W is for War Cyberwarfare is no longer a sci-fi abstract: It’s a very real part of strategy. Its exact workings remain shrouded in mystery, but its effects are becoming more pronounced.
When Russia and Georgia briefly went to war in 2008, DDoS attacks hit Georgian websites. As more and more public services go online, such attacks obviously will be increasingly damaging. What’s less clear is who launched the attacks in 2008. Russia was the obvious culprit, but analysis showed that the attacks came from around the world. It seems that, rather than acting directly, a loose coalition of third-party actors—a diaspora, or contractors, or both—achieved Russia’s ends. The line between governments and independent hackers acting in their interest is increasingly hard to discern: Instead of acting directly, governments might “seed” hacking activity, whose results can be chaotic and unpredictable.
Even more ominously, the line between digital and physical war has already been crossed. In 2010, a virus called Stuxnet spread around the world, but it’s believed to have been designed to do just one thing: Destroy centrifuges in Iran that were being used for its nuclear program. The virus was designed to reprogram the centrifuges to essentially shake themselves apart, all while pretending to be functioning normally (and it seems to have worked).
Needless to say, nobody ever took credit for the virus, but the Israeli and American governments were suspected.
X is for doXing You don’t have to break into a computer system to learn all about someone; most people have a more revealing online footprint than they realize. It just takes a motivated party to connect the dots—or the “dox,” publicly available online documents. Scenario: You make a post on a blog under an alias. A malicious hacker could use search engines like Pipl.com (or even Google) to find everything posted using that alias on the Internet. Since people tend to reuse aliases, the data trail could span many sites; one happens to connect to your real name. Feeding your real name back into the search engine reveals your other aliases, including the one you used to angrily sound off in an online forum. Meanwhile, your real name brings the hacker to your semi-private Facebook page, which discloses your hometown and spouse’s name. A search on your spouse’s name yields an academic history, an old blog and a Twitter account that provides kids’ and pets’ names—one of which turns out to be the secret reset password on your e-mail account.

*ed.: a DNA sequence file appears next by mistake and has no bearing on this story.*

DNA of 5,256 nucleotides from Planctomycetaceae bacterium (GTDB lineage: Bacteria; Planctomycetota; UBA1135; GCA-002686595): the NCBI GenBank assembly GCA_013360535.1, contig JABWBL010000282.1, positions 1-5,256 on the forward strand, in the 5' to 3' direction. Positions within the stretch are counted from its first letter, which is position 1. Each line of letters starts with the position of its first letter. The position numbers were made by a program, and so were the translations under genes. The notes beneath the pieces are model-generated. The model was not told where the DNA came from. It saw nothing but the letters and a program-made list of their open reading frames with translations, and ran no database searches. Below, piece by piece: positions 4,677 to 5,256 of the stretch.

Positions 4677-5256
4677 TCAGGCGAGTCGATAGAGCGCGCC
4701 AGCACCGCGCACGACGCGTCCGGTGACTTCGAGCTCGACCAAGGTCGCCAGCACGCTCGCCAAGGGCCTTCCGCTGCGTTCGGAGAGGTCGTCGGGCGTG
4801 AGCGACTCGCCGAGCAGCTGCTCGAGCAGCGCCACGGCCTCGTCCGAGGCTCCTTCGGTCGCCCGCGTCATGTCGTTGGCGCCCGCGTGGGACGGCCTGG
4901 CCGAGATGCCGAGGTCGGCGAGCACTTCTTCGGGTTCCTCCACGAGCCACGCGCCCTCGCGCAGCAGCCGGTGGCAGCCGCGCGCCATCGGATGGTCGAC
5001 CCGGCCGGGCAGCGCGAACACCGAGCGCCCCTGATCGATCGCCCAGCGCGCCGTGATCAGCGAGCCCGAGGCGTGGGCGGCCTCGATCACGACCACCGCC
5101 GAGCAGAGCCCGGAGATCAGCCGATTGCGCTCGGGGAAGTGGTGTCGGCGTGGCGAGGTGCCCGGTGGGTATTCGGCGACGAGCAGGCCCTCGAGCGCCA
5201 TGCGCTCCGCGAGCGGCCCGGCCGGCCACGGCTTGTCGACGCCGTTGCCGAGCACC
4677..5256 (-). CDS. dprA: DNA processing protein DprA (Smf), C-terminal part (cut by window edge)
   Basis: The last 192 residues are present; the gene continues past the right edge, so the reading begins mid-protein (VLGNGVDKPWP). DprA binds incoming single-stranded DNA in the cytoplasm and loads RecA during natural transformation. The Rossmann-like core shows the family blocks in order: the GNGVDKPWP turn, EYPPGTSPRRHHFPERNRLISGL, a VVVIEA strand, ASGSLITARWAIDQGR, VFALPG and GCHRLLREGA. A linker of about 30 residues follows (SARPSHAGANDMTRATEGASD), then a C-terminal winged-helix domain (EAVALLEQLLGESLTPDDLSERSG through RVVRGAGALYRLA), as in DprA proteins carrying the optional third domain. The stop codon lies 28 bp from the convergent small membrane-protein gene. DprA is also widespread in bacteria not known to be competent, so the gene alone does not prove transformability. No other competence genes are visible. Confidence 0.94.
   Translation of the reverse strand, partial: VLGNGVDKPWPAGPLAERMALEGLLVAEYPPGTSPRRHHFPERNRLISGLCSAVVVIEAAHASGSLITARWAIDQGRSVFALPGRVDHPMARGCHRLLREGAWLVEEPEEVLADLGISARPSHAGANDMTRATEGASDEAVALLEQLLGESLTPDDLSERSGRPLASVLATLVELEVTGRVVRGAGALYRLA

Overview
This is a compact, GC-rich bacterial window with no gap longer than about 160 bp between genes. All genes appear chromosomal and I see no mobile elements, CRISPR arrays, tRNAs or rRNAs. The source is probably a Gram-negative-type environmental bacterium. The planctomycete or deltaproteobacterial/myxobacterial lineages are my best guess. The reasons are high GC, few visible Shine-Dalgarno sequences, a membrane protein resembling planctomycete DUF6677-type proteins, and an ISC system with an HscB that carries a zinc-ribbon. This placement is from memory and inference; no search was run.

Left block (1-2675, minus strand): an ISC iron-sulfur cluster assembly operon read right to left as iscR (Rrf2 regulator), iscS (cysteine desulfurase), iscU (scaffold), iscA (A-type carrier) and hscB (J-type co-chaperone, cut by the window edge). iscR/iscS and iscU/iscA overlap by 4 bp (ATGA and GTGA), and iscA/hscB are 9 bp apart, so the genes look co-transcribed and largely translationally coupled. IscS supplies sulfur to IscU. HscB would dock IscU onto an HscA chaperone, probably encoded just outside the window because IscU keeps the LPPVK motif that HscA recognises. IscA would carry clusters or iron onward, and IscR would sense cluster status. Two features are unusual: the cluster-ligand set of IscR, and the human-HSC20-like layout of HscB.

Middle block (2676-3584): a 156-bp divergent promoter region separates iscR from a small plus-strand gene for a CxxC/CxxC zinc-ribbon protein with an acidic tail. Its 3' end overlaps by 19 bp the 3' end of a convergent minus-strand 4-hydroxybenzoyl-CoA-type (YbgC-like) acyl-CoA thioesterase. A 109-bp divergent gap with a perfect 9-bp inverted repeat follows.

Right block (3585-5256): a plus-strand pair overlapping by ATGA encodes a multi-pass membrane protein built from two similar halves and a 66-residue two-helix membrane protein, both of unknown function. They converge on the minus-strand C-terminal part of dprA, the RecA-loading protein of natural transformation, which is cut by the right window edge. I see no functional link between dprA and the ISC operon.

A single point of data might not be especially telling. But when many points are put together, a remarkably revealing picture can emerge.
Y is for Yikes According to Symantec, in 2011 there were 286 million malware variants, many of which had the potential to expose personal data.
Z is for Zero-day attack Oftentimes a company knows about vulnerabilities in its systems, and it’s no great surprise when they’re finally hacked. Then there’s zero-day attacks, so named for the total number of days a software company has had to prepare for an onslaught. In 2008, Microsoft was staggered when attackers found a flaw in Explorer that had been lurking for almost a decade, before being discovered by hackers and exploited to steal passwords. Microsoft had to scramble to release a patch and fix a goodly per cent of the world’s computers.
“We’re always going to be one step behind the next thing,” says Tamir Israel, a lawyer at the University of Ottawa’s Canadian Internet Policy and Public Interest Clinic. “We’re always going to be reactive.”
It would be nice if cybercrime could be stemmed at the root. But the mushrooming digital universe and the very nature of software itself—intricate, infinite, used by highly fallible humans—makes that an impossible fantasy.
Instead, cybercrime has fast become something like every other kind of crime: a phenomenon born of human circumstance that will just have to be managed. It might well be the world’s youngest profession. But like the oldest, it’s not going anywhere.